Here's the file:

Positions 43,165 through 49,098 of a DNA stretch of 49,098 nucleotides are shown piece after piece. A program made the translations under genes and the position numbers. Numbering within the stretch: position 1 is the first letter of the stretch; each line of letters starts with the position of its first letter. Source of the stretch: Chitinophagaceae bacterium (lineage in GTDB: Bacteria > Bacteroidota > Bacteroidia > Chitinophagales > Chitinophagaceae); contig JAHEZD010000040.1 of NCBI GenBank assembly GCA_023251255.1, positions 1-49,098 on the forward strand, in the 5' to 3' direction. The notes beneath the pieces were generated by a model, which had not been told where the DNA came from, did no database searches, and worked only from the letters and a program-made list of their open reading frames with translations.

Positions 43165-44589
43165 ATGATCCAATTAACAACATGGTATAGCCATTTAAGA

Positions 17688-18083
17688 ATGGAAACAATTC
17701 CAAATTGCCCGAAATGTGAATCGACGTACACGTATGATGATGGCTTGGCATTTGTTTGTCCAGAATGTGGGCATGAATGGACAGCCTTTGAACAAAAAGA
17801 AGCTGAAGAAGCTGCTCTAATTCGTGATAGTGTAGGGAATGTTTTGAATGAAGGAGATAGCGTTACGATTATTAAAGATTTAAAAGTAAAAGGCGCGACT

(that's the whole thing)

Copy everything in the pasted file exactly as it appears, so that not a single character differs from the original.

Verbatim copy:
Positions 43,165 through 49,098 of a DNA stretch of 49,098 nucleotides are shown piece after piece. A program made the translations under genes and the position numbers. Numbering within the stretch: position 1 is the first letter of the stretch; each line of letters starts with the position of its first letter. Source of the stretch: Chitinophagaceae bacterium (lineage in GTDB: Bacteria > Bacteroidota > Bacteroidia > Chitinophagales > Chitinophagaceae); contig JAHEZD010000040.1 of NCBI GenBank assembly GCA_023251255.1, positions 1-49,098 on the forward strand, in the 5' to 3' direction. The notes beneath the pieces were generated by a model, which had not been told where the DNA came from, did no database searches, and worked only from the letters and a program-made list of their open reading frames with translations.

Positions 43165-44589
43165 ATGATCCAATTAACAACATGGTATAGCCATTTAAGA

Positions 17688-18083
17688 ATGGAAACAATTC
17701 CAAATTGCCCGAAATGTGAATCGACGTACACGTATGATGATGGCTTGGCATTTGTTTGTCCAGAATGTGGGCATGAATGGACAGCCTTTGAACAAAAAGA
17801 AGCTGAAGAAGCTGCTCTAATTCGTGATAGTGTAGGGAATGTTTTGAATGAAGGAGATAGCGTTACGATTATTAAAGATTTAAAAGTAAAAGGCGCGACT